Implement a custom document file format to manage user interactions with files on different cloud storage providers.
- iOS 11.3+
- Xcode 11.4+
Users can store their documents on different cloud storage providers, such as iCloud Drive. An app based on the document browser view controller allows users to browse and access their documents no matter where those documents are stored. In addition, the document browser view controller lets users create new documents, and acts as a springboard into your application’s main user interface.
This example illustrates how to use the document browser view controller. It registers a custom file format called Particles in the system, and allows the user to create new Particles documents on any of the user’s activated file providers. When the user chooses a document, the app presents an editor view, where the user can modify the document’s contents. Once the user is done with the modifications, the system saves the file, and the user returns to the document browser view controller.
The app also demonstrates proper file handling using the
UIDocument class, and how to build a Quick Look preview and thumbnail extension for the Particles file format. Finally, this sample illustrates how to customize the appearance of the document browser view controller, the custom browser actions, and the presentation of document view controllers with a custom zoom transition.
UIDocument and this Particles app require at least iOS 11.
Xcode provides a Document Based App template for creating document-based apps. This template comes with everything you need to implement a document-based application from scratch.
Once you have selected the template, the project provides a storyboard, which uses a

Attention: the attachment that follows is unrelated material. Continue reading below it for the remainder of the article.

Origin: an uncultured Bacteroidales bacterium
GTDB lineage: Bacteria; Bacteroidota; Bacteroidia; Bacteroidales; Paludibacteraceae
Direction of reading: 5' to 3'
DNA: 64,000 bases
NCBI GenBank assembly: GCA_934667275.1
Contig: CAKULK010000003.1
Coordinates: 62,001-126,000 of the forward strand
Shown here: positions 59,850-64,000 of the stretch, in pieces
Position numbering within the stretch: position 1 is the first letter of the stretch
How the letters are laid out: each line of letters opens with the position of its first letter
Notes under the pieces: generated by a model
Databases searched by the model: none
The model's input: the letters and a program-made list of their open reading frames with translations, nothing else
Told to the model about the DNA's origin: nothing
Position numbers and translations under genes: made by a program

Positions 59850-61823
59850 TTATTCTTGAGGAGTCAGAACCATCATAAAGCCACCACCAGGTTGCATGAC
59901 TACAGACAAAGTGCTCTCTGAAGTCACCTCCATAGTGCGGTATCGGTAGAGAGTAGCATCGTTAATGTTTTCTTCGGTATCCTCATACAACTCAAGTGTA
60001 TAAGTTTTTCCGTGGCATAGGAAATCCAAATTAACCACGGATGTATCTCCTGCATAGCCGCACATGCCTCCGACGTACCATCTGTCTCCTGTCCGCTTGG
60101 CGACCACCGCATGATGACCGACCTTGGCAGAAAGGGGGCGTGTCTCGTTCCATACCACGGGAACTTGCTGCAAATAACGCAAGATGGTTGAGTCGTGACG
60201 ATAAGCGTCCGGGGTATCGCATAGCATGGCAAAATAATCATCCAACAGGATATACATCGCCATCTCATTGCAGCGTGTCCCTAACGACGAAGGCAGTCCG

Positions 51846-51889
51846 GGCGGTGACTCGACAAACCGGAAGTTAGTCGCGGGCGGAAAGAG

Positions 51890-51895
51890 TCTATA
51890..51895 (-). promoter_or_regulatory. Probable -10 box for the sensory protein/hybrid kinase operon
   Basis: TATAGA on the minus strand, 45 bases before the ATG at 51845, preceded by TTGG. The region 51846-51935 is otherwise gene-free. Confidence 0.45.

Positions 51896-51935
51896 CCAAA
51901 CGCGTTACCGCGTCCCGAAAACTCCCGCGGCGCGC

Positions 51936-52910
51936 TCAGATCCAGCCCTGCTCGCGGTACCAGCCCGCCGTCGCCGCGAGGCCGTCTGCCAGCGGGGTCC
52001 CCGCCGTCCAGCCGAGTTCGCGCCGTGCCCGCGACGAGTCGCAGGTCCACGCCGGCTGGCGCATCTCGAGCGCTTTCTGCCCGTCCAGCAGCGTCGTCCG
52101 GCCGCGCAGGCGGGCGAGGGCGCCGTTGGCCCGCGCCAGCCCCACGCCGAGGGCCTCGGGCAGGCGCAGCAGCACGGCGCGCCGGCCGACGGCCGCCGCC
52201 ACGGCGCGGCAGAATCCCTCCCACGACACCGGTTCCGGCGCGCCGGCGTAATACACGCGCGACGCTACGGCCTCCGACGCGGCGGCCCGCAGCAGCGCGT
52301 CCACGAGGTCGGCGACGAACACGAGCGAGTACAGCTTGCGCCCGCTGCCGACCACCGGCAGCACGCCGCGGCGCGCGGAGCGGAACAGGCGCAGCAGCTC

UIDocument as its entry point. Additionally, the template creates a
UIDocument subclass, Document, which acts as the representation of a document of your application at runtime. The logic in order to create new documents is already in place. When the user creates a new document, or opens an existing one by tapping a file in the document browser view controller, a
Document is presented, which has a reference to a
Document instance. This
Document acts as the main user interface to view and modify the contents of a document.
Now, you can extend the project to fit your needs. Set up a custom file format in the exported UTIs of your application, or configure one or more existing UTIs in the imported UTIs section. The application’s document types need to be configured as well, so that the document browser view controller can display the proper files to the user.
Next, provide the document to start with when the user creates a new document; for instance, by copying a file from the application bundle, which represents a blank version of a new document. Hand over the blank file to the document browser view controller via the import handler. In order to provide proper document saving and loading, augment the
UIDocument subclass with the logic needed in order to encode and decode the data of a document properly.
Finally, the document browser view controller can be configured to show custom browser actions, which are shown to the user when selecting one or more documents at once, or when long-pressing a document to reveal the menu.
Animate View Controller Transitions
When presenting a document view controller after creating a new document or choosing an existing one, a transition controller can be used in order to animate the view controller change with an elegant zoom transition.